Direct3D feature levels discussion

Discussion in 'Rendering Technology and APIs' started by DmitryKo, Feb 20, 2015.

  1. DmitryKo

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    There are two major differences: first, the D3D12Core component of the OS will be serviced by Windows Update to automatically include the latest released version (while this particular OS remains supported); second, developers only need to declare two export symbols in the executable file (which specify the minimum supported SDK version and the path to the redistributable D3D12Core.dll), while the D3D12.dll thunk library should automatically load the latest available version of D3D12Core.


    Meanwhile, I've made a minor update to my Direct3D12 Feature Checker tool to report new options in the Direct3D 12 Agile SDK headers, which are currently the same as Insider Preview 'Cobalt'.

    I will look into supporting D3D12Core, so people could test new video driver features without installing Insider Preview builds. I need to check if the redistributable D3D12Core.dll has to be included with the executable at all times, or the D3D12.dll thunk will substitute the version that comes with the downlevel OS...


    [Edit] Agile versions have been added. Requires the Direct3D 12 Agile SDK package
    https://www.nuget.org/packages/Microsoft.Direct3D.D3D12
    Extract D3D12Core.dll from x64 (or ARM64) subfolder and place it into into D3D12\ subfoler in the tool folder.
    The NuGet package file (.NPKG) is a ZIP format archive which can be opened by NuGet Package Explorer, 7-Zip, WinRAR, or File Explorer
     
    #1142 DmitryKo, Apr 21, 2021
    Last edited: Apr 21, 2021
  2. Alessio1989

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    In before Microsoft decides that there will be too many OS-DX runtime versions combo support and that is not good that some dll cannot updated and controlled by their OS... And in before more driver madness... and DXGI compatibility issues..

    that's looks reasonable... in before devs discover they still continue to use absolute paths when asking about dlls (lol jokin.. but that happened a lot of time in the past!)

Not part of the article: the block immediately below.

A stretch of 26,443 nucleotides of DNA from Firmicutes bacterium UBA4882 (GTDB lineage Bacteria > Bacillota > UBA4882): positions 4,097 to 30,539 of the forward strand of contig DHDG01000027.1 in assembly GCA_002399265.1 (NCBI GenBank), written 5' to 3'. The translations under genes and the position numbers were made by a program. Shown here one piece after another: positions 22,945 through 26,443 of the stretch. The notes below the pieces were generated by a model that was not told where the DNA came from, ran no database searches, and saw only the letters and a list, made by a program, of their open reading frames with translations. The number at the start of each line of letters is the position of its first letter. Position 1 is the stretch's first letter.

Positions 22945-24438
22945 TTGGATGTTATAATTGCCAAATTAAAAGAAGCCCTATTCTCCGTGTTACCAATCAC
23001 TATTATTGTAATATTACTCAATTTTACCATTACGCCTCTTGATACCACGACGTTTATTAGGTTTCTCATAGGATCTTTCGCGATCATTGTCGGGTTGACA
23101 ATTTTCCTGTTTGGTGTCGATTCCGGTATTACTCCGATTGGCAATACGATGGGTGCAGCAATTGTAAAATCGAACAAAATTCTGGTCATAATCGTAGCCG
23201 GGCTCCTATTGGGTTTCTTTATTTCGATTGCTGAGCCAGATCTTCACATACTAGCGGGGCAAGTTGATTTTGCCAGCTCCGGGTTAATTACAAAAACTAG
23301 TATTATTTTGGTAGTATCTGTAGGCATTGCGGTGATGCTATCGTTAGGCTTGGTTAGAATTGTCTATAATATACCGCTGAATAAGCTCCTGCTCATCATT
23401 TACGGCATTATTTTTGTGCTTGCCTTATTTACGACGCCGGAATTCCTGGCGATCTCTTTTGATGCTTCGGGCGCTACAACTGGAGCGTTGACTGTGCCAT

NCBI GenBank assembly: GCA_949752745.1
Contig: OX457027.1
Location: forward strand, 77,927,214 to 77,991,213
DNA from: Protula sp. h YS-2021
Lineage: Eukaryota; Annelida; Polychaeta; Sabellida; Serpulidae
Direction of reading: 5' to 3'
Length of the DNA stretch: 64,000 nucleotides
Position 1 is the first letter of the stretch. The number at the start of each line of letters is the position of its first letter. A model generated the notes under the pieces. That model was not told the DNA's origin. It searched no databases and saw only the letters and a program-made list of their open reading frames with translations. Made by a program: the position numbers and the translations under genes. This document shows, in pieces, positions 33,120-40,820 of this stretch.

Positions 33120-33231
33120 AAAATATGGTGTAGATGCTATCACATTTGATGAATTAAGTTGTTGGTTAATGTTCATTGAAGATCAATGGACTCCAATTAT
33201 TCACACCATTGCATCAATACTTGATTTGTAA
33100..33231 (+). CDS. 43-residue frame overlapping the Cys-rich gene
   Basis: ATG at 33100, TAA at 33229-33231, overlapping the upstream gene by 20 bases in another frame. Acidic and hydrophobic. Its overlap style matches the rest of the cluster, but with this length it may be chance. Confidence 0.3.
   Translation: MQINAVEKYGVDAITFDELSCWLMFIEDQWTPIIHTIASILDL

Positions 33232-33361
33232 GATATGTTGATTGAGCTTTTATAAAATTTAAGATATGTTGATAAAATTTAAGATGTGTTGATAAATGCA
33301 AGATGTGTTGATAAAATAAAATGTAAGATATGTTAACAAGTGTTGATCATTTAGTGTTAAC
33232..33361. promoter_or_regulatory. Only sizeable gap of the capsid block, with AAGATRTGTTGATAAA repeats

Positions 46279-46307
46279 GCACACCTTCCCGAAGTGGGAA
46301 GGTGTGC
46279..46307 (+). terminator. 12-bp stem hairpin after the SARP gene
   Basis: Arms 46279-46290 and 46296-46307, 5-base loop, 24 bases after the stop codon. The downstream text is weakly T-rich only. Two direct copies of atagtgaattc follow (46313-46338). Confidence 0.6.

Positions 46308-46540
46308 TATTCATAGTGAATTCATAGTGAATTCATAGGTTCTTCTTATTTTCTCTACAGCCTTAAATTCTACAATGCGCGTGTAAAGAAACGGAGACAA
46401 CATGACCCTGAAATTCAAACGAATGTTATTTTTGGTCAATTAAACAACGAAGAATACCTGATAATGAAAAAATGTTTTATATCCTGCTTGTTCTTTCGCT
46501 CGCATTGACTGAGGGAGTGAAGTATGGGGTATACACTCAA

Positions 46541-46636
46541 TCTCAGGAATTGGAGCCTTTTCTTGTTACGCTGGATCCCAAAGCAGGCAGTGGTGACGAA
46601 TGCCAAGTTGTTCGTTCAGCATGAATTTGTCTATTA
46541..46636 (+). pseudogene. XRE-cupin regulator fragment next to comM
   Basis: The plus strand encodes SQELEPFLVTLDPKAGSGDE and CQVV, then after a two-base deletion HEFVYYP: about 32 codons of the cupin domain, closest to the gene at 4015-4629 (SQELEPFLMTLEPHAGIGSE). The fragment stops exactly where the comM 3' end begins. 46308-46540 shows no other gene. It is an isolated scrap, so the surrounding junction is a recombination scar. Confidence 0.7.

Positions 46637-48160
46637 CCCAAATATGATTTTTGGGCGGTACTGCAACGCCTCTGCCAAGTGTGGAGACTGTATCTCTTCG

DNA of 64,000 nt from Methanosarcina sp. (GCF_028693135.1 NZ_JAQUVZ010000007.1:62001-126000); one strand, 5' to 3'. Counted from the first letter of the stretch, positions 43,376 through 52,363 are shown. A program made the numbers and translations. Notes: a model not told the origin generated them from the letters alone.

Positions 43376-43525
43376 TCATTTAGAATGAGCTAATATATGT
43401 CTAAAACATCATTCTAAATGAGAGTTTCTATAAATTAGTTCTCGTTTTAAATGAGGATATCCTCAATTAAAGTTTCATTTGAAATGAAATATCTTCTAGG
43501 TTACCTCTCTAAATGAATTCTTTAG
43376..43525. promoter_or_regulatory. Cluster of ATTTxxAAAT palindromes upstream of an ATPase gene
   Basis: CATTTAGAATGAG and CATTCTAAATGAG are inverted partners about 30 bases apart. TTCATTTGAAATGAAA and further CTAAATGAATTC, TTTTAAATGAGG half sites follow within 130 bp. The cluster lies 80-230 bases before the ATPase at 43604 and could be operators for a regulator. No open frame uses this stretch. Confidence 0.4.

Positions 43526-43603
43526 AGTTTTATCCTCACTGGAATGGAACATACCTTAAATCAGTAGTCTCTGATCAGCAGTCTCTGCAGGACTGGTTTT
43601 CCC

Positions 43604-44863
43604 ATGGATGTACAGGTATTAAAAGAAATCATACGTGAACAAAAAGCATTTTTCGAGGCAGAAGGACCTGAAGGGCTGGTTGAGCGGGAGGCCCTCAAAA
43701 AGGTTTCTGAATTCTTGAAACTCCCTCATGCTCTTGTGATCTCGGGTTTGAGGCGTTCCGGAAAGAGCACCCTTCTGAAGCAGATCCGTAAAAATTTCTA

3. DmitryKo

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    Nope, failure creating Direct3D 12 device if "D3D12\D3D12Core.dll" is not present. Otherwise works as advertised - i.e. all features from Cobalt SDK can be queried on versions 200x/210x (preview build 1904x).


    I will include a separate EXE download for those who run Windows 10 versions 1909 (build 1836x) or 2009 (build 1904x). They will need to download the latest Direct3D 12 Agility SDK package from NuGet, then extract x64\D3D12Core.dll into "D3D12" subfolder (.NUPKG file is simply a ZIP archive which can be opened by WinRAR or 7-Zip).
    https://www.nuget.org/packages/Microsoft.Direct3D.D3D12

    There are several servicing strategies - they can either 'force-upgrade' to the latest SDK version, or make a service release for the same SDK version of the redistributable D3D12Core.dll - I guess this will be decided on a case-by-case basis, according to specific feature requests from major publishers.

    Overall this will be limited to features implemented by the user-mode driver, such as DXIL improvements and feature level 12_2; features that require new DXGK/WDDM versions, such as hardware-accelerated graphics scheduler, will not work and will be reported as 'not supported' by feature query.
     
    #1144 DmitryKo, Apr 21, 2021
    Last edited: Apr 22, 2021
  4. iroboto

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  5. DmitryKo

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    #1146 DmitryKo, Apr 21, 2021
    Last edited: Apr 24, 2021
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  6. DmitryKo

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    I've added the 'agile' version of the tool to the post above.

    Redistributable runtime
    Windows 10 version 1909 (build 18363) and later support redistributable Direct3D 12 runtime which offfers latest features from Insider Preview builds.

    Download the latest Direct3D 12 Agile SDK and extract d3d12core.dll from x64 (or arm64) folder of the NuGet package to the D3D12\ subfolder in the app folder.
    https://www.nuget.org/packages/Microsoft.Direct3D.D3D12
    (NuGet package file (.NPKG) is a ZIP format archive which can be opened by NuGet Package Explorer, 7-Zip, WinRAR, or File Explorer.)